Some expert witnesses believe that their professionalism is affected if they make it known that they are available to be retained as an expert witness. For example, many fear embarrassment or a loss of credibility when it is revealed on cross-examination that they market their services.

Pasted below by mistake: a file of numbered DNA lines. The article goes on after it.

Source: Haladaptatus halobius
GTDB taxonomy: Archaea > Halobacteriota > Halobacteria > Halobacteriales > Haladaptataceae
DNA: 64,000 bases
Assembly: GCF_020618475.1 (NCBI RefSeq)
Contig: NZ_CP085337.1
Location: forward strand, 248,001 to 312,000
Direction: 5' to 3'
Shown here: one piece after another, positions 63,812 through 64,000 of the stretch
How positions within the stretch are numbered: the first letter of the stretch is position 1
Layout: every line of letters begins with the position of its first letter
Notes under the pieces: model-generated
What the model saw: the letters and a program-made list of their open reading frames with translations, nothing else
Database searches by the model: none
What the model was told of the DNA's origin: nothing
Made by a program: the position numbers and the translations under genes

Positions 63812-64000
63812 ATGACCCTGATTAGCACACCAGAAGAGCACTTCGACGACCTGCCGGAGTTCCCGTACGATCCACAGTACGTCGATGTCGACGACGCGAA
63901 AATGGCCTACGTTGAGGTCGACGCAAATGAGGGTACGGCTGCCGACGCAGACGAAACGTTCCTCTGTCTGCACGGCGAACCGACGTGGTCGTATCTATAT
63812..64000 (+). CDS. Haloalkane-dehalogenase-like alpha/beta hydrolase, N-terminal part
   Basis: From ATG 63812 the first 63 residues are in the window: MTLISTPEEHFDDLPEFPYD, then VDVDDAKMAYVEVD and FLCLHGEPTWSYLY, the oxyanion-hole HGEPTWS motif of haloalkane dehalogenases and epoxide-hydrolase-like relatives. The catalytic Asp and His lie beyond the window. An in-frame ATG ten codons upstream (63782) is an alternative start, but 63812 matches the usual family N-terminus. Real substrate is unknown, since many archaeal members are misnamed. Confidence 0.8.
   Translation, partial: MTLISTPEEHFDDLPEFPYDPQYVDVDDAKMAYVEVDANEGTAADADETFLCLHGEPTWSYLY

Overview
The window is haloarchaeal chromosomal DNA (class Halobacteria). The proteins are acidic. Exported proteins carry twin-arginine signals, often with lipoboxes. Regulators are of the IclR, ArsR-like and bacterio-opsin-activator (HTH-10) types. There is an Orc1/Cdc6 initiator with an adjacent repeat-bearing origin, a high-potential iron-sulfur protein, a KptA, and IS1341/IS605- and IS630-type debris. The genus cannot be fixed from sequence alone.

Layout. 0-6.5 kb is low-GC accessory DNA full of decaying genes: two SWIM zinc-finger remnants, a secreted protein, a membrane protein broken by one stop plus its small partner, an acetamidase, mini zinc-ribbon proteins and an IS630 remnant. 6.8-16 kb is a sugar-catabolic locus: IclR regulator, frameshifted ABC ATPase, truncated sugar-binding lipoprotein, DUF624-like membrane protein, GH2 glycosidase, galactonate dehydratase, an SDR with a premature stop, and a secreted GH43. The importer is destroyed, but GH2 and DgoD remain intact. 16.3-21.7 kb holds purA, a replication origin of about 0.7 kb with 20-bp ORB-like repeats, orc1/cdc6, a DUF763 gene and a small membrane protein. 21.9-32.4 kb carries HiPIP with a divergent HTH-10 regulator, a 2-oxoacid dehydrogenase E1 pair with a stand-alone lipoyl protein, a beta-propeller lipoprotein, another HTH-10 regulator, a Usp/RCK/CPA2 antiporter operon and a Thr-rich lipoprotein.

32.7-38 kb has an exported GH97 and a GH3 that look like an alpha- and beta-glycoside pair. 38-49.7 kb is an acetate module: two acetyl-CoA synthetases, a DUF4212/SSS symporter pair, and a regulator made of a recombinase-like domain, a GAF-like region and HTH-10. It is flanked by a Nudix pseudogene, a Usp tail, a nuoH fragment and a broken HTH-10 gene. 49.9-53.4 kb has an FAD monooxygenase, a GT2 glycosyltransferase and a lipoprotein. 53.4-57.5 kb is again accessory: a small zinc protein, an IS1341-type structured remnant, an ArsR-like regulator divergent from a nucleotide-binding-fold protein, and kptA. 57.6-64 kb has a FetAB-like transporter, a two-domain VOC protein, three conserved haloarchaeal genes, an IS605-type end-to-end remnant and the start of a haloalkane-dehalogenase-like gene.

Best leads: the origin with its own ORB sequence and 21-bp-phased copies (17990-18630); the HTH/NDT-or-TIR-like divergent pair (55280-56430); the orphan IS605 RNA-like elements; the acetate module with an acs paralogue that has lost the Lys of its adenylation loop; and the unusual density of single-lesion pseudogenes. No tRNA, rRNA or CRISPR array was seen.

In reality, the judge and jury just don’t care about your marketing. On cross-examination, attorneys will not risk alienating a jury by delving deeply into your marketing, and judges frown upon such a line of questioning. Good cross-examination is short and hits hard. Attorneys are going to concentrate on two things in their limited amount of time to cross-examine an expert witness: the fact that you are a paid witness, and any inconsistencies in your prior testimony. Even these issues can be quickly defused on direct examination. You, of course, can point out that you are paid for your time, and not for your testimony. Lawyers are simply not going to gain ground with a jury by pointing out that you make your services available to the legal community through marketing.